FALLEN HERO- Remains of fallen members of the United States military are often returned home by aircraft. These flights may be identified with the phrase “FALLEN HERO” added to the remarks section of the flight plan, or they may be transmitted via air/ground communications. If able, these flights will receive priority handling.
FAST FILE- An FSS system whereby a pilot files a flight plan via telephone that is recorded and later transcribed for transmission to the appropriate air traffic facility. (Alaska only.)
FEATHERED PROPELLER- A propeller whose blades have been rotated so that the leading and trailing edges are nearly parallel with the aircraft flight path to stop or minimize drag and engine rotation. Normally used to indicate shutdown of a reciprocating or turboprop engine due to malfunction.
FEEDER FIX- The fix depicted on Instrument Approach Procedure Charts which establishes the starting point of the feeder route.
FEEDER ROUTE- A route depicted on instrument approach procedure charts to designate routes for aircraft to proceed from the en route structure to the initial approach fix (IAF).
- Returning an aircraft to base.
- Delivering an aircraft from one location to another.
- Moving an aircraft to and from a maintenance base. Ferry flights, under certain conditions, may be conducted under terms of a special flight permit.
FILED- Normally used in conjunction with flight plans, meaning a flight plan has been submitted to ATC.
FILED EN ROUTE DELAY- Any of the following preplanned delays at points/areas along the route of flight which require special flight plan filing and handling techniques.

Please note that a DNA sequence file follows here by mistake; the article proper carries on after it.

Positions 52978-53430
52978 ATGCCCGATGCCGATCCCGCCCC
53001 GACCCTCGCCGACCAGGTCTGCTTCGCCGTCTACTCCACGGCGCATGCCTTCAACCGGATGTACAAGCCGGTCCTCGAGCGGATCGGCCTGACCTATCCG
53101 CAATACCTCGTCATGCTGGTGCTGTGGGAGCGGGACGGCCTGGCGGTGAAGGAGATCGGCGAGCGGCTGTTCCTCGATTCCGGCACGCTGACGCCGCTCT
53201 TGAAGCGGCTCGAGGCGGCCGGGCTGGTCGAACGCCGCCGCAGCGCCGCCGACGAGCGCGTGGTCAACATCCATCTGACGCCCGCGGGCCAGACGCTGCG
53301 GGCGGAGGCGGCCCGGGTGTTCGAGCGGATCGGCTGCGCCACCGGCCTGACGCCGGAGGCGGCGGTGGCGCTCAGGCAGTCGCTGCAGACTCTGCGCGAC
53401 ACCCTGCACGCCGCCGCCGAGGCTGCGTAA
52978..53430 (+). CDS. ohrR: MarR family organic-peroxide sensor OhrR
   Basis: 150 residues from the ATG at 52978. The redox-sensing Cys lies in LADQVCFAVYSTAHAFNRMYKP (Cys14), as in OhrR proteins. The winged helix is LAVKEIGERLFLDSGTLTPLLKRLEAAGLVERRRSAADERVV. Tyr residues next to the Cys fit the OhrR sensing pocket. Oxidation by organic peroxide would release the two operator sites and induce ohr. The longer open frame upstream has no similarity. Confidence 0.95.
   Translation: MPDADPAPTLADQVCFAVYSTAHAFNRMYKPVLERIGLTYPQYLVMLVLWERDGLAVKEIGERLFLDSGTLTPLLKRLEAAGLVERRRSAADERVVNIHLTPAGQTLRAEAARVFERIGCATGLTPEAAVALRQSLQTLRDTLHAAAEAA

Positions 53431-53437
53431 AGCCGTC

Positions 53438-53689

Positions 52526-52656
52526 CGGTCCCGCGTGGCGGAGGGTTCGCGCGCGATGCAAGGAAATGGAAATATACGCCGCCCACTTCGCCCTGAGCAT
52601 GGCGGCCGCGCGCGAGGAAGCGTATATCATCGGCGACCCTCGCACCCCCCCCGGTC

- Terminal Area Delay. A delay within a terminal area for touch-and-go, low approach, or other terminal area activity.
- Special Use Airspace Delay. A delay within a Military Operations Area, Restricted Area, Warning Area, or ATC Assigned Airspace.
- Aerial Refueling Delay. A delay within an Aerial Refueling Track or Anchor.
FILED FLIGHT PLAN- The flight plan as filed with an ATS unit by the pilot or his/her designated representative without any subsequent changes or clearances.
FINAL APPROACH [ICAO]- That part of an instrument approach procedure which commences at the specified final approach fix or point, or where such a fix or point is not specified.
- At the end of the last procedure turn, base turn or inbound turn of a racetrack procedure, if specified; or
At the point of interception of the last track specified in the approach procedure; and ends at a point in the vicinity of an aerodrome from which:
- A landing can be made; or
- A missed approach procedure is initiated.
FINAL APPROACH COURSE- A bearing/radial/track of an instrument approach leading to a runway or an extended runway centerline all without regard to distance.
FINAL APPROACH FIX- The fix from which the final approach (IFR) to an airport is executed and which identifies the beginning of the final approach segment. It is designated on Government charts by the Maltese Cross symbol for nonprecision approaches and the lightning bolt symbol, designating the PFAF, for precision approaches; or when ATC directs a lower-than-published glideslope/path or vertical path intercept altitude, it is the resultant actual point of the glideslope/path or vertical path intercept.
FINAL APPROACH-IFR- The flight path of an aircraft which is inbound to an airport on a final instrument approach course, beginning at the final approach fix or point and extending to the airport or the point where a circle-to-land maneuver or a missed approach is executed.
FINAL APPROACH POINT- The point, applicable only to a nonprecision approach with no depicted FAF (such as an on airport VOR), where the aircraft is established inbound on the final approach course from the procedure turn and where the final approach descent may be commenced. The FAP serves as the FAF and identifies the beginning of the final approach segment.
FINAL APPROACH SEGMENT [ICAO]- That segment of an instrument approach procedure in which alignment and descent for landing are accomplished.